Seashells Garden is a unique park, the only one in the world in which shells are collected. It has more than a million copies. The garden has a souvenir shop selling hand-made shells and souvenirs.
Jersey Island is the largest of the Channel Islands, famous for almost 8,000 years. Houses in Norman style, narrow winding streets with French names - all this is a reflection of the fascinating and complex history of the island, which wove it into the fate of two great nations, England and France, for more than a thousand years.
The most ancient evidence of the life of people on the island, for example, coarse stone tools, carried by scientists about 250,000 years ago, when the tribes of hunters used to shelter a cave on the coast in Saint-Brelades. The artifacts of the prehistoric period, when Jersey was still part of the continent, can be seen today at low tide and in the bay of St. Owen. The first settled communities appeared here in the Neolithic era, as ritual places of burial, known as dolmens, remind today.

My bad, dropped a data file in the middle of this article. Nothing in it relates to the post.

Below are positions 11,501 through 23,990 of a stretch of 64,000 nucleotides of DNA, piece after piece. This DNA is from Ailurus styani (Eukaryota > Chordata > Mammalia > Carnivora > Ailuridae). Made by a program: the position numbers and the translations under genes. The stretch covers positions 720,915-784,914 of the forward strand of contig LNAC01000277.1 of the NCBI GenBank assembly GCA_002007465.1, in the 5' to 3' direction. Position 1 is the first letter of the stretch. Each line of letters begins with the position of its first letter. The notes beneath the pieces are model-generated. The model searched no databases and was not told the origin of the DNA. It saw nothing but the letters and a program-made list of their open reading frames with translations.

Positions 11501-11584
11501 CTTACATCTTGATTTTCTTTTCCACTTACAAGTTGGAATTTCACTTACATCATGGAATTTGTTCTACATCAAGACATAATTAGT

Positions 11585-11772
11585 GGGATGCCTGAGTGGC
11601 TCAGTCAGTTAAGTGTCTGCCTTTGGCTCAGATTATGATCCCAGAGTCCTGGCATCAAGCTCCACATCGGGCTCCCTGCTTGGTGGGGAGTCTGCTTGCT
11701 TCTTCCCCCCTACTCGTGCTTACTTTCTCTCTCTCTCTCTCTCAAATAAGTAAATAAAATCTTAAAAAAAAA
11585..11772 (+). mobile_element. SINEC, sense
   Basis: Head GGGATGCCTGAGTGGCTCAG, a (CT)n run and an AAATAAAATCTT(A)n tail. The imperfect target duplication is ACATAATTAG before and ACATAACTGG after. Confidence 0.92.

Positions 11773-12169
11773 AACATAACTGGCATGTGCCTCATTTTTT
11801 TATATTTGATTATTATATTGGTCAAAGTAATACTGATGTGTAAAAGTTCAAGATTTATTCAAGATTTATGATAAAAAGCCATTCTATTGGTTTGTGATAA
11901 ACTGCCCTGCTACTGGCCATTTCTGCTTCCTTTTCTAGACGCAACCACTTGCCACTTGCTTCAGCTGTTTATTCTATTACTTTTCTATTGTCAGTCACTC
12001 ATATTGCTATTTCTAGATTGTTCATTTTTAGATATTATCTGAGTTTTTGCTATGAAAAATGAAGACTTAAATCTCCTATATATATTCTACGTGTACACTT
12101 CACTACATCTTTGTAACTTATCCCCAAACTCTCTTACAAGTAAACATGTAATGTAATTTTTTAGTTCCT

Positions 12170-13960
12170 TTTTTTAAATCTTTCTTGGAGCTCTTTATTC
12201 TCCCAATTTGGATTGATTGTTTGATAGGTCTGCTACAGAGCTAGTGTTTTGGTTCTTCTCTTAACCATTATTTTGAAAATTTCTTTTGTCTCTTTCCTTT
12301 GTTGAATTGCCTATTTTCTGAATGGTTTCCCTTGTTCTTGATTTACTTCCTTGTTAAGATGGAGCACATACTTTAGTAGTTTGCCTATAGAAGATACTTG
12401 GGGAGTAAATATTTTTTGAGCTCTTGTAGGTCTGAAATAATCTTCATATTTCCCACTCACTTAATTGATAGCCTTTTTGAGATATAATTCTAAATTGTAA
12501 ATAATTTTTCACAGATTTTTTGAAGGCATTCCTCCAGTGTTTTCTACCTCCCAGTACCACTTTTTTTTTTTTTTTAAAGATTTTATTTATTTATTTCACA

Despite the fact that Jersey was part of the vast Roman Empire, it is practically not mentioned until the 11th century. It is only known that in the 6th century the hermit Helier, recognized as a saint, lived on the island. He lived and preached in that part of the island, which is located just south of Elizabeth's castle, and was possibly killed by Saxon pirates. Six centuries later, a chapel was erected on one of the rocks in honor of the saint.